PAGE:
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					BIOE 301

Lecture One
           Overview of Lecture 1
   Course Overview:
       Course organization
       Course goals
       Four questions we will answer
       Technology assessment – The big picture
   World health: an introduction
            Course Organization
   People
   Syllabus
   Website:
       http://www.owlnet.rice.edu/~bioe301
   BIOE 301 Roadmap
  Science of
Understanding
   Disease                  Emerging
                              Health
                           Technologies


         Bioengineering




                           Preclinical Testing
                                 Ethics of research
                                       Clinical Trials           Adoption &
                                                                  Diffusion
      Abandoned due to:                     Cost-Effectiveness
      • poor performance
      • safety concerns
      • ethical concerns
      • legal issues
      • social issues
      • economic issues
             Four Questions
   What are the problems in healthcare today?
   Who pays to solve problems in healthcare?
   How can we use science and technology to
    solve healthcare problems?
   Once developed, how do new healthcare
    technologies move from the lab to the
    bedside?

   BIOE 301 Concept map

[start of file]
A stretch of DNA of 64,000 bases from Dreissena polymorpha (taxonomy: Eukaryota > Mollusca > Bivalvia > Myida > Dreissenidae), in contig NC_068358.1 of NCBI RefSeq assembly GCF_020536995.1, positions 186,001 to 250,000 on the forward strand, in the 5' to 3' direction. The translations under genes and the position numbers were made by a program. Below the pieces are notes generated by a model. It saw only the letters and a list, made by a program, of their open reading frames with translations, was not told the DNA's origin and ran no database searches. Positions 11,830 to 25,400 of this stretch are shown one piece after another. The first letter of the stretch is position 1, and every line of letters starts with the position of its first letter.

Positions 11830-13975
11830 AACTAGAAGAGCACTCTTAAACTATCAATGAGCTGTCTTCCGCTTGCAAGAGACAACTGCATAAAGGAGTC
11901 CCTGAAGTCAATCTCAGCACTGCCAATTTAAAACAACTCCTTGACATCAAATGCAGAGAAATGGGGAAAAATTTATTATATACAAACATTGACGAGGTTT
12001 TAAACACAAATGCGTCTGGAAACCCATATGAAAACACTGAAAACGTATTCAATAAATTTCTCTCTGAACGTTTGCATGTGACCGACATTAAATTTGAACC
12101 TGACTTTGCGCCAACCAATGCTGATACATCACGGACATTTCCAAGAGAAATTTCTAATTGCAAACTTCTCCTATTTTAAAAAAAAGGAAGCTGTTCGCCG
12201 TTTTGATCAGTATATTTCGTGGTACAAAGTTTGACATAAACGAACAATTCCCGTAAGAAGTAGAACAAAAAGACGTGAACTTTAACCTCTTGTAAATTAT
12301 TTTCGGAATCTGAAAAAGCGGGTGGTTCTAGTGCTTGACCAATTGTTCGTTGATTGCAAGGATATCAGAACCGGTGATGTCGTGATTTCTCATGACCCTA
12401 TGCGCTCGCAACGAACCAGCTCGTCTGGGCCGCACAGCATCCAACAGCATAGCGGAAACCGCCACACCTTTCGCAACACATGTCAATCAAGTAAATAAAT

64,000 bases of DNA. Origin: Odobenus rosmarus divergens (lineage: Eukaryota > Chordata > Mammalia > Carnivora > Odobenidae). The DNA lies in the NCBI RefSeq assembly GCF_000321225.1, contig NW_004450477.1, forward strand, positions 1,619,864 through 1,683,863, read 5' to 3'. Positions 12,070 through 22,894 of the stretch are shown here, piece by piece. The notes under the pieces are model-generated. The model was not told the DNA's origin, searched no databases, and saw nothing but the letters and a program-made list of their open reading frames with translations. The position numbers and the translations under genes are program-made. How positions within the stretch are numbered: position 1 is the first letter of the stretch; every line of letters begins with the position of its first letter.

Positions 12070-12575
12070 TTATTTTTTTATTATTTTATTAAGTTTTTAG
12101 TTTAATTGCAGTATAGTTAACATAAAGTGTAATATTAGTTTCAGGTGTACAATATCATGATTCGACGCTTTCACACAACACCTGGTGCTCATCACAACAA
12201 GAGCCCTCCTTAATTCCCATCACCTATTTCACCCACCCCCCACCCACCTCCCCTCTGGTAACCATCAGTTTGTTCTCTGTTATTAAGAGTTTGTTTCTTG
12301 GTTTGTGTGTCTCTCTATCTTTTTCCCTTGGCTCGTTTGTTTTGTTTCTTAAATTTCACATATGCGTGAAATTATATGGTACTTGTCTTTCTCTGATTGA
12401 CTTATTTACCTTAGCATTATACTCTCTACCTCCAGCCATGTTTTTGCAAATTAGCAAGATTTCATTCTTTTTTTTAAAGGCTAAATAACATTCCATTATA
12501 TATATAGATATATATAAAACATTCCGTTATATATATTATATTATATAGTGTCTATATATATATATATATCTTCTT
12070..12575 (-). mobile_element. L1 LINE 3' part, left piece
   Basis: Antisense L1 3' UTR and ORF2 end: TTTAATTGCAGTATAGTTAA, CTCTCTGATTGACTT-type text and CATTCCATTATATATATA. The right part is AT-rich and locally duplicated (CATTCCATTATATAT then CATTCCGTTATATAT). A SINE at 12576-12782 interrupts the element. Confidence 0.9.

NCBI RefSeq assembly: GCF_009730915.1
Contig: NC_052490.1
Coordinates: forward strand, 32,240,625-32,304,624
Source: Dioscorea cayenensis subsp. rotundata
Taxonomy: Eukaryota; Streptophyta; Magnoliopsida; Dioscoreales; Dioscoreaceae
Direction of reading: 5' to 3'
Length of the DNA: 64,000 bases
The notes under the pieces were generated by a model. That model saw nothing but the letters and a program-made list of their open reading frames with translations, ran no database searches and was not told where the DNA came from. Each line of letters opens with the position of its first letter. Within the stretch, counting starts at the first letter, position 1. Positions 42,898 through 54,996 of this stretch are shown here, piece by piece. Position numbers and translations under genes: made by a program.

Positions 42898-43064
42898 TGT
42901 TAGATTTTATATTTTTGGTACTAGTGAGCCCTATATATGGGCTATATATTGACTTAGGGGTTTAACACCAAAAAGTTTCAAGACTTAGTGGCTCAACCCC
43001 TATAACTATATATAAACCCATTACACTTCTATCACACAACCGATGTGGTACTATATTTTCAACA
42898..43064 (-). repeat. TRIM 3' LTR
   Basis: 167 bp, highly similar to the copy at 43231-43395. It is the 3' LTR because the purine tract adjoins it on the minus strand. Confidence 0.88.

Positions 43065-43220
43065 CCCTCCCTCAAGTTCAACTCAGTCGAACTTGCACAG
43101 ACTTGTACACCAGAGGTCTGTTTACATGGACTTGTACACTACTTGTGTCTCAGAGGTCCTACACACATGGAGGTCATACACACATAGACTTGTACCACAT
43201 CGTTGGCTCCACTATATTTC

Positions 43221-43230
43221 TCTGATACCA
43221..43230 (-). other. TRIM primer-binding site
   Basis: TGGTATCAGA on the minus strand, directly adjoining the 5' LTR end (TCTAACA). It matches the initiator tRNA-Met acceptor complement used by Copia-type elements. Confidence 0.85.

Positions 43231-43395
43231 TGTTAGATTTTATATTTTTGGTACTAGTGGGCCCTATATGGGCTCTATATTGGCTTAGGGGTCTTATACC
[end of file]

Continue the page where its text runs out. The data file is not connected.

Mortality      Ages 0-4:                   Ages 15-44:               Ages 45-59:
          Perinatal conditions               HIV/AIDS           Cardiovascular diseases
       Lower respiratory infections    Unintentional injuries          Cancers
           Diarrheal diseases         Cardiovascular diseases    Unintentional injuries
                 Malaria                   Tuberculosis                HIV/AIDS

           Perinatal conditions        Unintentional injuries   Cardiovascular diseases
         Congenital anomalies         Cardiovascular disease            Cancer
       Lower respiratory infections            Cancer            Unintentional injuries
          Unintentional injuries      Self-Inflicted Injuries     Digestive Diseases
Ovary
          Technology Assessment
   What is it?
   Why do we need it?
   Example
       Bone marrow transplants for breast cancer
                   Your Situation
   You have just been diagnosed with advanced
    cancer
       Your physician tells you that with standard treatment,
        there is only a 15% chance that you will survive 5 years.
       She informs you that she is testing a new therapy which
        may increase your chance of surviving 5 years by more
        than 40%.
       The new therapy has extremely painful side effects and
        there is limited scientific evidence that it works.
       The new therapy costs $150,000 and your insurance
        company refuses to pay for it.
   What do you do?
Technology Assessment: Overview
   The disease:
       Breast Cancer
   The technology:
       High dose chemotherapy (HDCT) with
        autologous stem cell support (ASCS)
       $80,000-$150,000, high morbidity, initially high
        mortality
   The assessment:
       1980s: Small clinical trials promising
       Many patients demanded treatment even though
        there was very little evidence that it worked
       What happened next?
                    The Disease
   Breast Cancer
       211,240 new cases of breast cancer will be diagnosed
        in the U.S. in 2005
       Over 2.3 million women living in the U.S. who have